Using a Find the Path spell they then found the gallery of angels, where eight angels were petrified for eternity for sins they had committed. This was a fun little encounter, because the angels can't be liberated, but afflict anybody touching them with various effects. Besides Mog'burz getting temporarily charmed and hitting Arkoy, nothing serious affected the group; although Quarion was much spooked by an angel telepathically asking him repeatedly to kill him (which is impossible) and not shutting up about it (fortunately the effect only has the same range as a voice). They managed to get a petrified feather from each angel, and thus now have all the ingredients for their ritual. As a bonus they could ask the angels a question, twice, and asked the same question twice: Will Vizeran betray them? They got twice the same answer, that it isn't them that Vizeran wants to betray or harm.
After bringing all the ingredients to Vizeran, the group must now wait for the Dark Heart to be assembled by the drow archmage. But in the meantime they got a call for help from the ruler of Neverlight Grove, Basidia: Zuggtmoy has finally arrived in the Underdark region known as Araumycos, which is basically a continent-sized fungal lifeform. There she plans to hold a "wedding" between her and Araumycos, which would give her control over him and the whole area. The group is called to prevent that, which is what we plan to play in the next session, The Fetid Wedding.
Labels: Dungeons & Dragons
Progress vs. playing what you like
The obvious solution is to play the tanks I like more, and in which I do better. But that means pretty much ignoring the progress part of the game, and *not* climbing up tech trees. Which is certainly a completely viable idea; it just makes the whole experience point, tech tree and reward system pretty much pointless, except for crew xp.
I think I will do some of that, in combination with another idea: Try to find out which tanks I think I would like, and do their tech trees. That shouldn't be so hard, as I probably don't want many high tier tanks. I have learned a lot about how to play the tactics of World of Tanks in the last months, but I can't beat the reaction time and aiming skills of the tier X players half my age. Unless I play artillery, which for some reason I don't enjoy very much, I better keep out of tier X games, which means playing tanks only up to tier VII.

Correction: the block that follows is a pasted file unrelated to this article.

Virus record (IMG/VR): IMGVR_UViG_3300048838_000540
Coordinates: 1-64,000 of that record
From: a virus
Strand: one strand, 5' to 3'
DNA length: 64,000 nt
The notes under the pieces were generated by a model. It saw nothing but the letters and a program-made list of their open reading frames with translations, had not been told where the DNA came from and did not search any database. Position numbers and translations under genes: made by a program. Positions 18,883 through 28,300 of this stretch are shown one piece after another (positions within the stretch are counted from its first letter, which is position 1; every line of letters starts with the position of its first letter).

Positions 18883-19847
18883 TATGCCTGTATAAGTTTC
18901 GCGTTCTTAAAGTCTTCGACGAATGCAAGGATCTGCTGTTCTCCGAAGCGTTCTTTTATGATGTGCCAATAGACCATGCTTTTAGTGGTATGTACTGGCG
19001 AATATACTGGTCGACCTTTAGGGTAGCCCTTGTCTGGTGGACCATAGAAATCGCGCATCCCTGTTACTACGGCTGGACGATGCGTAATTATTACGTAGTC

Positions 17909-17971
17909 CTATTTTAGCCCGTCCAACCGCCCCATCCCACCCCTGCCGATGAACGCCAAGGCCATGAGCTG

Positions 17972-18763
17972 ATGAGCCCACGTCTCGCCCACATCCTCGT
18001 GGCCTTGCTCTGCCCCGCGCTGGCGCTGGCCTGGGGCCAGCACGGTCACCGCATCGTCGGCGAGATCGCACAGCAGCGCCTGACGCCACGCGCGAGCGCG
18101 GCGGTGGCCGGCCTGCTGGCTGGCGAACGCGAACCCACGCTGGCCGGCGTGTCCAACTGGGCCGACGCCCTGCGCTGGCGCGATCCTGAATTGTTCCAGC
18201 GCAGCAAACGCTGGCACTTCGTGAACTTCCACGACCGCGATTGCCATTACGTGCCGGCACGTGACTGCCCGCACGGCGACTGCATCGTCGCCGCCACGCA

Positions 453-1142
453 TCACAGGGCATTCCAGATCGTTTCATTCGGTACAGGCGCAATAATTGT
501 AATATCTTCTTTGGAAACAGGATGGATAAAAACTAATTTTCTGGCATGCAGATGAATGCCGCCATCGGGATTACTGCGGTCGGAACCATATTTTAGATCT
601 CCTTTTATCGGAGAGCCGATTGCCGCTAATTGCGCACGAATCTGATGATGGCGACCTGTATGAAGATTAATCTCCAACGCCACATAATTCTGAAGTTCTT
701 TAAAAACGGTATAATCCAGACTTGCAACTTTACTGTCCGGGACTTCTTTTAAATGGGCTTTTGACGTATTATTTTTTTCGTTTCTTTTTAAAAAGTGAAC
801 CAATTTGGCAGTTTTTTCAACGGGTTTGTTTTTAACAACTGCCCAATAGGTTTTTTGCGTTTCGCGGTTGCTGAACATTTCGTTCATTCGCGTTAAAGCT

Labels: World of Tanks
Missions in World of Tanks
When I restarted World of Tanks last Christmas, I was very excited about the game now having these missions and campaigns of “quests” to do. I recently finished the first campaign, but I am already a lot less enthusiastic about them. Missions don’t really seem to add anything to the game. While in other games, let’s say World of Warcraft, the quests made you explore places you otherwise would have missed, in World of Tanks missions just ask you to fulfill the role of your tank. That meant the first campaign was somewhat helpful as a tutorial, but once you know what each tank type is supposed to do, missions became just the equivalent of “play well”.
Labels: World of Tanks
Aging PvP multiplayer games
Why does somebody play all his games in a tier I tank? Because that way he can achieve a 70% win rate. Not only does playing the same tank over and over result in you probably having better skills than the actual new players in tier I; you will also have a crew with far better skills, as well as the best equipment on the tank. Having better concealment and view range you can basically be mostly invisible, killing "noobs" without them even knowing what hit them. In World of Tanks that is known as seal clubbing. And it obviously leads to a bad new player experience, which then increases the problems all players suffer when a player base shrinks over time.
If the advantage of a veteran player in a multiplayer PvP game over new player was only skill, that would still be acceptable. But as most games have other forms of progress, an aging PvP multiplayer game ends up with veteran players beating up new players in matches that wouldn't even be fair at equal skill. Even I, and I am really not a very good player, can get excellent results with low tier tanks, just because I put equipment like binoculars and camo nets on them, and a 100% skill crew. I mostly play through low tiers quickly in order to reach the higher tiers of a tank line, but if I wanted to pad my win stats I could just farm noobs to the detriment of the overall game.